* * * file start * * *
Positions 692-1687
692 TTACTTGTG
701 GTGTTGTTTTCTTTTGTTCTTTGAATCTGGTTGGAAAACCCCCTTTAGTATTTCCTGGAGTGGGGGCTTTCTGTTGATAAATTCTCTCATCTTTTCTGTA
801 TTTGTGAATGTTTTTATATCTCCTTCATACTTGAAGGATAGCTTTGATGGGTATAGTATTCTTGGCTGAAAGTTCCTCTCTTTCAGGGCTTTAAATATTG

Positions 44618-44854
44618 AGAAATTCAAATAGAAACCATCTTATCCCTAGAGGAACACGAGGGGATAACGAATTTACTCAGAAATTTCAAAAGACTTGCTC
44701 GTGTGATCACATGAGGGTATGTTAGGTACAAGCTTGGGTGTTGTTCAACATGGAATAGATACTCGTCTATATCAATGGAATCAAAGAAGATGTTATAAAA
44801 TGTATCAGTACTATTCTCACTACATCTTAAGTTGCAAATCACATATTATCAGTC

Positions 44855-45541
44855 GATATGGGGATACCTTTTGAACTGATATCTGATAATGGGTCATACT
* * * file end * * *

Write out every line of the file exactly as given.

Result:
Positions 692-1687
692 TTACTTGTG
701 GTGTTGTTTTCTTTTGTTCTTTGAATCTGGTTGGAAAACCCCCTTTAGTATTTCCTGGAGTGGGGGCTTTCTGTTGATAAATTCTCTCATCTTTTCTGTA
801 TTTGTGAATGTTTTTATATCTCCTTCATACTTGAAGGATAGCTTTGATGGGTATAGTATTCTTGGCTGAAAGTTCCTCTCTTTCAGGGCTTTAAATATTG

Positions 44618-44854
44618 AGAAATTCAAATAGAAACCATCTTATCCCTAGAGGAACACGAGGGGATAACGAATTTACTCAGAAATTTCAAAAGACTTGCTC
44701 GTGTGATCACATGAGGGTATGTTAGGTACAAGCTTGGGTGTTGTTCAACATGGAATAGATACTCGTCTATATCAATGGAATCAAAGAAGATGTTATAAAA
44801 TGTATCAGTACTATTCTCACTACATCTTAAGTTGCAAATCACATATTATCAGTC

Positions 44855-45541
44855 GATATGGGGATACCTTTTGAACTGATATCTGATAATGGGTCATACT